Who doesn’t want to see what Angenieux, Cooke, Zeiss, ARRI, Fujinon, RED Pro and Canon lenses, prime and zoom look like when on a RED Dragon camera?

RED Dragon Visual Lens Comparison

Relax here is one Explore Media prepared earlier…

Welcome to the Lens Comparison Guide for Directors; Producers! Shot on RED Dragon 5K, this guide is displayed in 4K if you’ve got an ultraHD monitor check it out!

We compared Angenieux, Cooke, Zeiss, ARRI, Fujinon, RED Pro and Canon lenses, both primes and zooms, to give us an idea of what each lens visually looked like compared to each other.

To compare these lenses, we used Daufenbach Camera’s Epic-M RED Dragon 6K sensor (captured in 5K) to capture the image. We also used 50mm as our base focal length, and for the one lens where a 50mm wasn’t available, we used a 35mm. This is not meant to be a technical specifications comparison. Mostly because we don’t know the technical answers! But we can see the characteristics, qualities, and even the emotion of a lens, especially when different cinema lenses are compared side by side.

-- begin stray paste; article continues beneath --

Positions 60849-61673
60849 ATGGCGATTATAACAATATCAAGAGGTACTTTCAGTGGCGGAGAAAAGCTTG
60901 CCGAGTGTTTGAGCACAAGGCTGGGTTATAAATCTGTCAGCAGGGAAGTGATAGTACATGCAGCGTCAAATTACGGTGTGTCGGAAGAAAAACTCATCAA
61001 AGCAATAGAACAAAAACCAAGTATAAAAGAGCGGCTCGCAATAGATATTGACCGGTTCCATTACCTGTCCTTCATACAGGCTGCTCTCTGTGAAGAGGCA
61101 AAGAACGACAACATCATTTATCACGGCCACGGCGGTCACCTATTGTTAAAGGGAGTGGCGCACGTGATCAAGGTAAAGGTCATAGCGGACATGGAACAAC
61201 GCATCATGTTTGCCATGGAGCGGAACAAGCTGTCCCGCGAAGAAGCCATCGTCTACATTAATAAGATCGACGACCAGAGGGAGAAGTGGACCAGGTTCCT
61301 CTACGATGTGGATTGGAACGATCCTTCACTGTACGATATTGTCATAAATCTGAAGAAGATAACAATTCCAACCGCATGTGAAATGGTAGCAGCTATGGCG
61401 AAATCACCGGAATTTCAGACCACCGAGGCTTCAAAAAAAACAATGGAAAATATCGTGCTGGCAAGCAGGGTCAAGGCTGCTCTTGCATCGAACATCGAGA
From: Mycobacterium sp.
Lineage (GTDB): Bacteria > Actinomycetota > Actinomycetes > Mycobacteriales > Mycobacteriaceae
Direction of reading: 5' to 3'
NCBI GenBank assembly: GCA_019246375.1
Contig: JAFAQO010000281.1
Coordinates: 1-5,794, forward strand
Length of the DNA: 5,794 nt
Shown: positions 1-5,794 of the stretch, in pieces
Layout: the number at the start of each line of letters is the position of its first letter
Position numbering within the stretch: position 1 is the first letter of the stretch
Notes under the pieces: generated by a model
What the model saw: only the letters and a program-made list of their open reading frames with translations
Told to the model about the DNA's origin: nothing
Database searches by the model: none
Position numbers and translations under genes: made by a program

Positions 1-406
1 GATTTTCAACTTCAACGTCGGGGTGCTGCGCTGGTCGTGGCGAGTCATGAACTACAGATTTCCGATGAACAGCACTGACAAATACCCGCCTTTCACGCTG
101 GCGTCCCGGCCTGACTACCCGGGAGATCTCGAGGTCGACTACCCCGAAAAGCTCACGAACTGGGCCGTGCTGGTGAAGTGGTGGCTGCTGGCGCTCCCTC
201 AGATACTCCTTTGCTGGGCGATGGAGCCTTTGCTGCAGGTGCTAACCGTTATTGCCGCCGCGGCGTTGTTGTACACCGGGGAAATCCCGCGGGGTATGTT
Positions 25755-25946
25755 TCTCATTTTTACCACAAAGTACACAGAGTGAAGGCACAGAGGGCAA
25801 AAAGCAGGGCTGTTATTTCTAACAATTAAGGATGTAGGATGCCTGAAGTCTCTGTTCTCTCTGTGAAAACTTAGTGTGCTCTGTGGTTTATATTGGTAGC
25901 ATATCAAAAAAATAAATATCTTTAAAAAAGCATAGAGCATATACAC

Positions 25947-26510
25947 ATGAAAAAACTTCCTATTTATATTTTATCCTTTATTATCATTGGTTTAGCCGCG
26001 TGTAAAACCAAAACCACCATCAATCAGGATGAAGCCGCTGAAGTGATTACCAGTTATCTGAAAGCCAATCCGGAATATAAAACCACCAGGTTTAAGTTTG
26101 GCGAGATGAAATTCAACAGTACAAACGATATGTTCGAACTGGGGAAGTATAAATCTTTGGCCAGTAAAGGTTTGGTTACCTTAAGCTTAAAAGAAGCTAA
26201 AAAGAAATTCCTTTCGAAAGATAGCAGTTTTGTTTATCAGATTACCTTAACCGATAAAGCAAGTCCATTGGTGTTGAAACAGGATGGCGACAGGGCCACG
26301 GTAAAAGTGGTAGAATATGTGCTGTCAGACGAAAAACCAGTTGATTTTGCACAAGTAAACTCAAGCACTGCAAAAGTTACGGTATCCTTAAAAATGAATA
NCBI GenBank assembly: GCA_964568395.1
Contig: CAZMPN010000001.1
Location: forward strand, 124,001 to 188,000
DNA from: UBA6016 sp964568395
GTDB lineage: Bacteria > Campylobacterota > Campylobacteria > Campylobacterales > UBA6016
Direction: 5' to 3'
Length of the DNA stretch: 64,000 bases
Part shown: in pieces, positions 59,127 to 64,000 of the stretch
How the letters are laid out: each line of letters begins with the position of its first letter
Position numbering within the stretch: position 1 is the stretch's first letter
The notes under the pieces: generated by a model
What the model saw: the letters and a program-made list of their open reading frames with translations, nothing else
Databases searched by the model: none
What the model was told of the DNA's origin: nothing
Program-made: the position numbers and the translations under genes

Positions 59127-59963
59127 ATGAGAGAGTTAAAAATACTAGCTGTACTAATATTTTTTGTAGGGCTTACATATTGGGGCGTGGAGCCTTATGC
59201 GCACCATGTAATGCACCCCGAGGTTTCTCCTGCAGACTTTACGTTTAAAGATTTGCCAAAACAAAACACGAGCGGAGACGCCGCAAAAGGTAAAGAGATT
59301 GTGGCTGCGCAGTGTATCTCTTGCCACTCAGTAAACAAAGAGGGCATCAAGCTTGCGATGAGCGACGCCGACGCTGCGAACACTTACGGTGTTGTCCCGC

We hope this guide helps you make the right lens choice for your next commercial or film production.

RED Dragon Visual Lens Comparison - 4K Version

NOTE: For a baseline Color Correction, Kelly Armstrong from Color Playground says, we chose the most color neutral lens to set our initial, grade to, the RED Pro Prime. Primarily using the supplied chip chart, gain levels were kept under peak 100 and pedestal was left well above 0 so any anomalies with how each lens handled shadows or highlights could be easily seen and compared. This base correction was applied to each image regardless of which lens was used. There also is a ProRes 4:4:4 option if you are interested in seeing full color space, but it’s 10.5GB so send a note and we’ll get you a link!

Special thanks to Deep Elm Records for music track Texas https://www.deepelm.com/lightsandmotion, Lawrence Daufenbach, Stephen Wheeler, and the entire Daufenbach Camera Crew. Dave Wingate of Auslynn Films for sitting in for us as on-camera talent. John Waterman for assisting us on camera. Jamieson Mulholland for ideas and for the gorgeous professional cinematographer’s eye. Kelly Armstrong of Color Playground for patiently putting together the baseline correction. Michael Dicken of Explore Media for revising and uploading this file countless times.

Please see Explore Media for more information.

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